North Korea’s communist regime reportedly hacked into the database of Pfizer Inc. laboratory to obtain information about its vaccine and treatments against the CCP Virus, South Korean lawmakers said on Tuesday, Feb. to 16 following a briefing by their intelligence agency.

Earlier Tuesday, Ha Tae-keung, a member of the South Korean parliament’s intelligence committee, told reporters that the National Intelligence Service informed him and other lawmakers during a closed-door briefing that North Korea hacked Pfizer to obtain CCP Virus (COVID-19) vaccine technology, NEWSMAX reported.

After Ha’s comments quickly spread through newspapers, the Intelligence Service called the comments “incorrect” and said he did not mention any pharmaceutical company by name when he told lawmakers that North Korean hackers were seeking information about the CCP Virus vaccine.

However Ha stood by his assertion when contacted by The Associated Press, saying the Intelligence Service documents he was shown said, “North Korea stole vaccine information from Pfizer and tried to steal technology from South Korean pharmaceutical and vaccine firms.” He said the lawmakers were required to return the documents at the end of the briefing.

While North Korea has not confirmed its involvement in the reported events, they were involved in a number of high-profile cyberattacks in recent years. Even South Korea’s National Intelligence Service previously claimed to have thwarted its neighbor’s attempts to hack into South Korean companies developing CCP Virus vaccines.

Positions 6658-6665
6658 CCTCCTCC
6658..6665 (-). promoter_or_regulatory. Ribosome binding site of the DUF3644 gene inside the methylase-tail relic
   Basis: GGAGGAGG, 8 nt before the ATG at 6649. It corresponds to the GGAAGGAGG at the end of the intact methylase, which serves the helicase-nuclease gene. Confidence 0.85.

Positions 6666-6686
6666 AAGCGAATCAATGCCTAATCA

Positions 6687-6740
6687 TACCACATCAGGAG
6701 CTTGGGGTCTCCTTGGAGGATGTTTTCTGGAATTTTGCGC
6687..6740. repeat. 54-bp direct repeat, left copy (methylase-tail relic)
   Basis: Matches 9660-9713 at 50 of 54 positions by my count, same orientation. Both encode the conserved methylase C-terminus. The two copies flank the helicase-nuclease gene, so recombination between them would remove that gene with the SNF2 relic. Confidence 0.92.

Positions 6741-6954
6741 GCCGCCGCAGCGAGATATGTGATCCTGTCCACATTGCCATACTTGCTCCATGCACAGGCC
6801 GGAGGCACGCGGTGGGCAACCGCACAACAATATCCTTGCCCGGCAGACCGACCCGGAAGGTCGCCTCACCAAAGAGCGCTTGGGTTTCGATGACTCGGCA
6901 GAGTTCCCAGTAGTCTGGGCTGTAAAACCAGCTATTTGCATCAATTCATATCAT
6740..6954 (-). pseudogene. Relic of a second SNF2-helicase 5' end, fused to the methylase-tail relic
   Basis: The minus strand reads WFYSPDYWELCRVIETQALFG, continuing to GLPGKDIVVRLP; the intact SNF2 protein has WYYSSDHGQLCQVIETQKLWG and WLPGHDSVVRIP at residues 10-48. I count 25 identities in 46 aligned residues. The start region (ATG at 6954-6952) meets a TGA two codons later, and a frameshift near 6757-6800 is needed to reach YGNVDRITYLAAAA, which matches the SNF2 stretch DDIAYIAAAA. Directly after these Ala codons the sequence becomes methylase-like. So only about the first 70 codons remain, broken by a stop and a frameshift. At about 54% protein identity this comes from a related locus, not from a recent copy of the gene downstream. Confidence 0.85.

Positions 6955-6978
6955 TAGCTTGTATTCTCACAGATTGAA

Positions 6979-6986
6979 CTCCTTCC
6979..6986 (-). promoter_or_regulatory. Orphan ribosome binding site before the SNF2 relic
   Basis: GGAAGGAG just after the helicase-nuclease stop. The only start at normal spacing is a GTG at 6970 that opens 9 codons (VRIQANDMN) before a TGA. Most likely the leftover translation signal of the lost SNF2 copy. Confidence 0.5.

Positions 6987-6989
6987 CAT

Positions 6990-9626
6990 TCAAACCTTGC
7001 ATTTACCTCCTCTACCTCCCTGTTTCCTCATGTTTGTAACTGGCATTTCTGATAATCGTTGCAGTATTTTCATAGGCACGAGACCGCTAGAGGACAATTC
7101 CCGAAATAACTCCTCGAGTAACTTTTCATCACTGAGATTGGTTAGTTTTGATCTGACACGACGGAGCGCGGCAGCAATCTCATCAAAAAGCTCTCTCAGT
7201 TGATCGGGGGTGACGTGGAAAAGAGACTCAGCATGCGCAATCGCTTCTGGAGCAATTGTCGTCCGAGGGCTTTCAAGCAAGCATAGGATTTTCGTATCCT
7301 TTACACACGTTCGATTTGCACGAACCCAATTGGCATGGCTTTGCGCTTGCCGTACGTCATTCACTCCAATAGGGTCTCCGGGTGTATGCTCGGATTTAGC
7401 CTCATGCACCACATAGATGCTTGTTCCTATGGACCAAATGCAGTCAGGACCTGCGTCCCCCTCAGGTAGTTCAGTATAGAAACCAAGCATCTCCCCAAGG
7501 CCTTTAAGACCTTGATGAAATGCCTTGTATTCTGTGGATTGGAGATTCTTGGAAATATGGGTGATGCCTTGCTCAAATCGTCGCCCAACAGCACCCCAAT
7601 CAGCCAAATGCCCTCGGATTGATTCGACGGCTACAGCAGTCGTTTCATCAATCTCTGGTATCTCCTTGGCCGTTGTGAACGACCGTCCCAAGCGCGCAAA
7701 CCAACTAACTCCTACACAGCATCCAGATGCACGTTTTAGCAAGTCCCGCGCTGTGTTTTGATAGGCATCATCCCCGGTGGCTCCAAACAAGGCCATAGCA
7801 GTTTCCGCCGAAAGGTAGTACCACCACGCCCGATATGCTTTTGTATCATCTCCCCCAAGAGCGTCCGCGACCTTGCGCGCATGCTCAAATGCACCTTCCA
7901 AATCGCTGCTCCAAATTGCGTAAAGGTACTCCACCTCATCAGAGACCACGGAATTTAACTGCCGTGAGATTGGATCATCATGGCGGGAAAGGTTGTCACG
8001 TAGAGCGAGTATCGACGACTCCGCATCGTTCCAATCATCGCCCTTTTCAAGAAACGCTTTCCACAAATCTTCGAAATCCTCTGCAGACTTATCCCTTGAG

The official line of the North Korean regime is that it has had no cases of the CCP Virus, the international community casts some doubt on the claim that the country has escaped the pandemic without a single infection. 

The top leader of the Korean regime, Kim Jong Un, frequently showed his concern about the virus, even closing borders about a year ago with China, its main economic and political partner. This left North Korea’s economy badly hit, pushing it into its biggest contraction in two decades. 

North Korea’s trade with the CCP dropped by almost 100% in the last quarter of 2020. This will likely lead to a crop shortage of 1 million tons this year, when demand is expected to reach 5.5 million tons.

It is worth remembering that North Korea’s health system is in a deplorable condition, which added to a strong famine and a possible pandemic transmission of the virus, could imply an explosive combo for the communist regime.

This chaotic situation that North Korea’s communist regime is facing could in part explain the motivation for hacking the Pfizer laboratory data.